Copper fell on Monday on the fear that China, the largest consumer of metals, wants to put caps on commodity prices to avoid possible inflation. The market is also pressured by faltering demand and higher inventories of the metal.
Three-month copper on the London Metal Exchange declined by 0.6% at $8.875 a tonne. The metal accumulated a 30% rise in the last five months. In February, it reached $9,617, a maximum of nine and a half years.
Copper in Shanghai closed 1.8% lower at 65,690 yuan a ton.
Ole Hansen, a strategist at Saxo Bank, stated that now investors are watching very high PPI numbers, both from China and the United States. Besides, Beijing’s potential implementation of measures to curb commodity-driven inflation is in focus.
According to data released Friday, prices at Chinese factories rose in March at their fastest annual pace in nearly three years.
Chinese Premier Li Keqiang stressed the need to strengthen the commodities market regulation to ease pressure on companies amid rising global input prices.
Metals markets had celebrated US President Joe Biden’s plan to spend $2.3 trillion to improve American infrastructure, but Republicans have been cautious.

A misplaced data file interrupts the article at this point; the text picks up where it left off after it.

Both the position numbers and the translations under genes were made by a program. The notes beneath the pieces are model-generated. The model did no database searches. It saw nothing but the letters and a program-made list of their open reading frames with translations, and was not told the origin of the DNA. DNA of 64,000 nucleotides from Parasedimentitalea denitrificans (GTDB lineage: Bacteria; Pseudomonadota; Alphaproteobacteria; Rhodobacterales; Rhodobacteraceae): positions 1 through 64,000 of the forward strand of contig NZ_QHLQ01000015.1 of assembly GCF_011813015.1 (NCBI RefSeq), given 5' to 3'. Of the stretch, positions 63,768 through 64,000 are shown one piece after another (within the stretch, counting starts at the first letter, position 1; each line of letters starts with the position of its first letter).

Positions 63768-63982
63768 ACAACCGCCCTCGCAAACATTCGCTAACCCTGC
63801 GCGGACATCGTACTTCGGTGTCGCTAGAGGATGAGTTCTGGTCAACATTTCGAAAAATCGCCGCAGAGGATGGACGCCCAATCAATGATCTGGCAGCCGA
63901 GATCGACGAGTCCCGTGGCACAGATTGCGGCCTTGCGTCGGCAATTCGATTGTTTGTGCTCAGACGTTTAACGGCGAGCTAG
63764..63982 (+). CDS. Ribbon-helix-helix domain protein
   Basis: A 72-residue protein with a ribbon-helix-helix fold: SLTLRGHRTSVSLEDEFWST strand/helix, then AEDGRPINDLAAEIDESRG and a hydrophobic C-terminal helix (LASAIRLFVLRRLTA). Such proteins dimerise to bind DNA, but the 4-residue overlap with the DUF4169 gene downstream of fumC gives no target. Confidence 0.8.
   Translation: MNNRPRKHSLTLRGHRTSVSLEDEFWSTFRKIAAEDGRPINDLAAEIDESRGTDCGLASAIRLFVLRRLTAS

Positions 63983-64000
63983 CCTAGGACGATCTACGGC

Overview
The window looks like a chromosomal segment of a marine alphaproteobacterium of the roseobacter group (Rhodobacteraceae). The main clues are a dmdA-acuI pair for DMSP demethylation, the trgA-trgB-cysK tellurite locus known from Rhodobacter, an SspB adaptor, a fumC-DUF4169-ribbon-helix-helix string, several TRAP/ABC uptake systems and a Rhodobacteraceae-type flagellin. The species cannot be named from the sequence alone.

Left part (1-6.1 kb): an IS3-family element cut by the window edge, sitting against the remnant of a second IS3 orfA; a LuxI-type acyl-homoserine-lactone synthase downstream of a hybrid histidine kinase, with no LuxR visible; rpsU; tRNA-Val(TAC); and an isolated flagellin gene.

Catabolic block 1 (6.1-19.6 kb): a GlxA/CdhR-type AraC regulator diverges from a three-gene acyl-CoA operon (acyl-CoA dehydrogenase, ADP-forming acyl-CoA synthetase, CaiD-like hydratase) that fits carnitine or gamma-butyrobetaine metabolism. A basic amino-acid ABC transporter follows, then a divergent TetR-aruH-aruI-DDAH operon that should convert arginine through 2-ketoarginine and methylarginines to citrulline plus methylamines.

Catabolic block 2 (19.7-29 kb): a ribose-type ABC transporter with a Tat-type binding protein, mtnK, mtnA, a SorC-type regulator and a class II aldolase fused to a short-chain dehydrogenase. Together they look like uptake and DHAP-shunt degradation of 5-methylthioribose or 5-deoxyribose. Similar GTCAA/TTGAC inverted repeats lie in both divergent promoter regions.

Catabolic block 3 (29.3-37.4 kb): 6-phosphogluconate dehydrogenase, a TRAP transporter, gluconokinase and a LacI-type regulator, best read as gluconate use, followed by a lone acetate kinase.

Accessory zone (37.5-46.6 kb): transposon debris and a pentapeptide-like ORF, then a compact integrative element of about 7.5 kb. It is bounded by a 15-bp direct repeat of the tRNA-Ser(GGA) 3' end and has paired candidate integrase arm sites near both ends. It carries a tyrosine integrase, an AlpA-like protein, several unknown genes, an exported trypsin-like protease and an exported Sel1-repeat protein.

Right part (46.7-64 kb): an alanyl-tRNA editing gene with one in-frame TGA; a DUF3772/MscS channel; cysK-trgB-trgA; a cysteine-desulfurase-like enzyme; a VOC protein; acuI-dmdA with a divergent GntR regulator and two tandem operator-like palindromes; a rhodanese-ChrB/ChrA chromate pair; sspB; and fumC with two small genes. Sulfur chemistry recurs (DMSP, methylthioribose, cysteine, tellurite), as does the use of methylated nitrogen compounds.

LME copper inventories touched their highest level in five months on Monday, after stocks more than doubled since the beginning of March.
Signs of weak demand in China also pressured the market. The Yangshan copper premium fell to $51 a ton, its lowest level since November 20.
Gold Price Falls to $1,729.45 an Ounce
Gold prices fell on Monday as higher US Treasury yields reduced the bullion’s appeal. Investors await key data on inflation and retail sales from the world’s largest economy.
Spot gold lost 0.6% to $1,729.45 an ounce. Gold futures in the United States dropped by 0.7% to $1,732.70 an ounce.
According to Georgette Boele, an ABN Amro analyst, as long as US debt returns are relatively high, gold prices will be meager. Boele added that the market is awaiting US consumer price data in March today.
The United States will release retail sales data on Thursday.
Gold is a hedge against inflation. However, rising Treasury debt yields have been threatening that status as they carry a higher opportunity cost of owning bullion.
Among other precious metals, silver lost 1.7% to $24.82 an ounce; palladium gained 1.3% to $2,674.68 an ounce; platinum dropped by 2.3% to $1,170.90 an ounce after sinking earlier in the session to a nearly two-week low of $1,164.50.